U.S. Department of Defense reviewing policies after security concerns arise over fitness tracking feature
The growth of wearable technology, as well as the ubiquity of cell phones, has become a prime example of the tradeoff between security and convenience. The most recent vulnerability came to light on January 27, when an Australian security student was looking at the public heat map of the location of Fitbit and other fitness app users, published by GPS tracking company Strava. The map shows anonymized data, amassed from 2015 to September 2017, of the location and routes of people who track their workouts, an increasingly common and popular feature.
However, the growth of these apps, as well as a Pentagon fitness initiative in 2013 which distributed Fitbits, means many American soldiers around the world use them to track their fitness – and daily steps. This means the map released by Strava may have revealed the locations of secret military installations and the habitual movements of those stationed there. Some of the locations called into question included a suspected intelligence base, as well as patrol routes around known bases, CNN reports.
The map in question was released by Strava in November and, according to the company, visualizes trillions of GPS data points across billions of miles.
In a statement to CNN Strava said it is, “committed to working with military and government officials to address sensitive areas that might appear.” It added, “Our global heatmap represents an aggregated and anonymized view of over a billion activities uploaded to our platform. It excludes activities that have been marked as private and user-defined privacy zones. We are committed to helping people better understand our settings to give them control over what they share.”
The Department of Defense has said that basic security training is mandatory, and they will be revisiting guidelines on wearable technology.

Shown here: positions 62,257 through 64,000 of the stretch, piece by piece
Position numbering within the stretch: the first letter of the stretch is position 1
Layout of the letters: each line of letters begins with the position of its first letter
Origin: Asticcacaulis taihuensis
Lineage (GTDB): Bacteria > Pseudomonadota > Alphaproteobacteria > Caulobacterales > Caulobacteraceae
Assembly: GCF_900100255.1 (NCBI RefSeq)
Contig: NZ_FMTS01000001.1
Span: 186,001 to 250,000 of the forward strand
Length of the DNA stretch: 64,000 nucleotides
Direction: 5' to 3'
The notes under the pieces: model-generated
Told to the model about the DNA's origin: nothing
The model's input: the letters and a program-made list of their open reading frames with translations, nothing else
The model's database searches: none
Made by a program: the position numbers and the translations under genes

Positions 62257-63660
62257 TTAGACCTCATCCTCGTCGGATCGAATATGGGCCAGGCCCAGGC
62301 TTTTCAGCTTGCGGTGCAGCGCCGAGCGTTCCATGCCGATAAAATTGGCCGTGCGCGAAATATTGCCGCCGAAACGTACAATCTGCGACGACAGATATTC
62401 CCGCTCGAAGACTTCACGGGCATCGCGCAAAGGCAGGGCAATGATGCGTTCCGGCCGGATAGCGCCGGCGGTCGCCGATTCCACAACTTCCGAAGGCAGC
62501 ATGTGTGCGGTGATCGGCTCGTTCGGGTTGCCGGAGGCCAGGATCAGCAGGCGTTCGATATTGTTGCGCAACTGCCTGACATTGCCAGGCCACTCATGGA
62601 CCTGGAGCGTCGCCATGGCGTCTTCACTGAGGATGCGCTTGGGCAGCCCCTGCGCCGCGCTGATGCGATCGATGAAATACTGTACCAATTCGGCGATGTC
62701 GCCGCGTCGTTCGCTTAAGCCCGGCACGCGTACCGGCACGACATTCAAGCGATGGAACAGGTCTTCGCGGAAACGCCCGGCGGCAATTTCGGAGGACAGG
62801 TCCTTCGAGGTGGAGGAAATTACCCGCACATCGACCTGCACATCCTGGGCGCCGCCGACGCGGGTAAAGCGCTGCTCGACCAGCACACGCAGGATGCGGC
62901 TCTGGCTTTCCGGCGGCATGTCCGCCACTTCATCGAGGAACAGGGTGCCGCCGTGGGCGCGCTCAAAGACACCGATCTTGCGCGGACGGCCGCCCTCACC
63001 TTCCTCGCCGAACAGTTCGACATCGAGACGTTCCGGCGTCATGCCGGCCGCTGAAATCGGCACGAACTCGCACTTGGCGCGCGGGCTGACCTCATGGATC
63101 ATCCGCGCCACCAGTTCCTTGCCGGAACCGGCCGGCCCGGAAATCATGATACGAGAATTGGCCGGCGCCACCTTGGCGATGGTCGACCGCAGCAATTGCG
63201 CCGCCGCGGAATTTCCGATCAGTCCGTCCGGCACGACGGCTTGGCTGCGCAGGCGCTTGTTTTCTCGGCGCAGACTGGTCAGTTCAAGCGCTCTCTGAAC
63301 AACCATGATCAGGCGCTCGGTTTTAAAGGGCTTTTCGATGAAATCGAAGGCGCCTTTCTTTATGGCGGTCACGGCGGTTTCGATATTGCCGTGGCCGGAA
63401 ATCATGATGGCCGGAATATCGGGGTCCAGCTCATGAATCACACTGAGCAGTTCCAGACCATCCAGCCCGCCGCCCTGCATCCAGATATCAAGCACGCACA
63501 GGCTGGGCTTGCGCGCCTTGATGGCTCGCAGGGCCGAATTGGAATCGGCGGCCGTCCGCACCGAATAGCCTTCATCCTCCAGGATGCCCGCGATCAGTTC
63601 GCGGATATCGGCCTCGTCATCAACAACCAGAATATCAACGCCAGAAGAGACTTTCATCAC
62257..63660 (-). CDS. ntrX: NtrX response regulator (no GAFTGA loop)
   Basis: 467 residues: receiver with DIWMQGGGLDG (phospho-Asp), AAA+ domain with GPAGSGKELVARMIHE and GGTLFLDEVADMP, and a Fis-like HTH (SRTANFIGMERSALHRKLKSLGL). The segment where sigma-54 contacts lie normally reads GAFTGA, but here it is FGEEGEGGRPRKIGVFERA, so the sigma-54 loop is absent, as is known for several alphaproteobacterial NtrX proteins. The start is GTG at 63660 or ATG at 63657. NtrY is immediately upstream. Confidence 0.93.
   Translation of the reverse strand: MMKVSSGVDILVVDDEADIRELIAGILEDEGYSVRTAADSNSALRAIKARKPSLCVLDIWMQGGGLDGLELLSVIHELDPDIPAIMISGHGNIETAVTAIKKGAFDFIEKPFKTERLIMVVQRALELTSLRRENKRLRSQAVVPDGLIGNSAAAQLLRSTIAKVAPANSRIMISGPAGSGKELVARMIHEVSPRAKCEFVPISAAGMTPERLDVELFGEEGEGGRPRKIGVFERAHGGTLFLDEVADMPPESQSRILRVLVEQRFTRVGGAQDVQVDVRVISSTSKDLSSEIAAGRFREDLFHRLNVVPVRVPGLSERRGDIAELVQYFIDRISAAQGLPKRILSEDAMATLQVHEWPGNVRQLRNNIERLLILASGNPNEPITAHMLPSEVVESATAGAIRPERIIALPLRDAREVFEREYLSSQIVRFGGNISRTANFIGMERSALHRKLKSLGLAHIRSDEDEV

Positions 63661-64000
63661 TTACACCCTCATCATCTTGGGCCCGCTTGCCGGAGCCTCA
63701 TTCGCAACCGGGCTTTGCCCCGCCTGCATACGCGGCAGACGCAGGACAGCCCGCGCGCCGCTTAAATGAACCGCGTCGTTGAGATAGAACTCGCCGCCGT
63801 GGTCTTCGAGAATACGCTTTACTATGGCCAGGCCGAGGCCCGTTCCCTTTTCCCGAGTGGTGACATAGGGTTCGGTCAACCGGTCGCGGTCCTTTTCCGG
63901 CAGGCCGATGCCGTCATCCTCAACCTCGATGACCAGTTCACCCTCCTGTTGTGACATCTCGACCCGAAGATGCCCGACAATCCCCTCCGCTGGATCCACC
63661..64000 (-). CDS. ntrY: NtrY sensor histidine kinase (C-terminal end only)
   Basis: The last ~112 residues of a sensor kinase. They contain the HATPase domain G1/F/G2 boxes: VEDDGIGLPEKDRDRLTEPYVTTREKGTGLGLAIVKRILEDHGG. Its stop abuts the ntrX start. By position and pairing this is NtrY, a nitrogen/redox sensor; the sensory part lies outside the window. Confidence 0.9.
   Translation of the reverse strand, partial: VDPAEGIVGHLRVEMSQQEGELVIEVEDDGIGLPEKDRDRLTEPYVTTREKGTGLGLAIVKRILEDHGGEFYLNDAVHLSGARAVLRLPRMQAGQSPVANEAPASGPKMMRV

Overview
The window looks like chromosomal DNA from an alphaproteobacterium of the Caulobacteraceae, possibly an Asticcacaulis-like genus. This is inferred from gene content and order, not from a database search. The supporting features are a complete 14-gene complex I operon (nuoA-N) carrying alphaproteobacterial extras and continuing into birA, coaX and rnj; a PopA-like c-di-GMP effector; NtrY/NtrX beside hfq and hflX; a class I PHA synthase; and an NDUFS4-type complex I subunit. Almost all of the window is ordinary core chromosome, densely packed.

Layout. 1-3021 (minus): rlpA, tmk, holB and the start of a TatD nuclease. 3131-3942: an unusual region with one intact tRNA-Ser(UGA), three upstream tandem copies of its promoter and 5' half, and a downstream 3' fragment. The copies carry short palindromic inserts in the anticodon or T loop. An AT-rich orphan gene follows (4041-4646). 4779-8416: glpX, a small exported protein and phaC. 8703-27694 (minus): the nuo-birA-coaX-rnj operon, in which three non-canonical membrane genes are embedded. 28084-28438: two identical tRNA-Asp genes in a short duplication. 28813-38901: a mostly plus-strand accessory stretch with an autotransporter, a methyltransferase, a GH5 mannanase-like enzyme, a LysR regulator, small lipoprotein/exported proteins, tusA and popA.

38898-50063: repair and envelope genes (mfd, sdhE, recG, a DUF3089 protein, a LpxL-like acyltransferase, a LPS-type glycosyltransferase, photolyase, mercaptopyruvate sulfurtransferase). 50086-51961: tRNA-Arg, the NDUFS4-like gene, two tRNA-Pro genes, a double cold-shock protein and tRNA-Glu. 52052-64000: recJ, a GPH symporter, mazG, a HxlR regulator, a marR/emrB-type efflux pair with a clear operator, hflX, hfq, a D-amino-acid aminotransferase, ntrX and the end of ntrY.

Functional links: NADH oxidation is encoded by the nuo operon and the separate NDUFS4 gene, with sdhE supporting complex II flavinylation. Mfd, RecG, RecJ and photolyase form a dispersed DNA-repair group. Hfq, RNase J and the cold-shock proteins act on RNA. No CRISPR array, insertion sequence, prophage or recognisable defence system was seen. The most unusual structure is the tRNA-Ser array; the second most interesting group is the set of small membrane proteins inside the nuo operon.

“We take these matters seriously and we are reviewing the situation to determine if any additional training or guidance is required, and if any additional policy must be developed to ensure the continued safety of DoD personnel at home and abroad,” Pentagon spokesman Col. Rob Manning said in a statement.
This privacy concern is not just an issue for militaries, however. Most fitness trackers record location data, which could be accessible without the user’s knowledge, and a plethora of other apps request user location data on a smartphone. Anonymous data is often sent to the phone provider, and many be stored on the device. In some cases this information can be sold to companies (say, if they want to know where or how people walk through a mall), but also has serious privacy implications when it comes to law enforcement. In one case, in 2014 data from the gay dating app Grindr was reportedly used to enforce anti-gay laws in Egypt.
However, similar technology is also used to ensure security, such as the apps that allow friends to track your location or send out an emergency notification if you veer off a set path while walking home. Such apps are used as an extra security measure when walking alone at night.
As new technologies enter the market every day, this latest incident reemphasizes the need to better educate individuals and policymakers about the costs and benefits of data collection as society increasingly must navigate a more connected world.
Sources and Further Reading:
U.S. soldiers are revealing sensitive and dangerous information by jogging – The Washington Post
US military reviewing security practices after fitness app reveals sensitive info – CNN
Why you should care about the iPhone location-tracking issue – Wired
Almost every fitness tracker on the market leaves their users at risk of ‘long-term tracking of their location’ – Business Insider
Location tracking in mobile apps is putting users at risk – CSO
7 essential apps that will keep you safe at night – The Daily Dot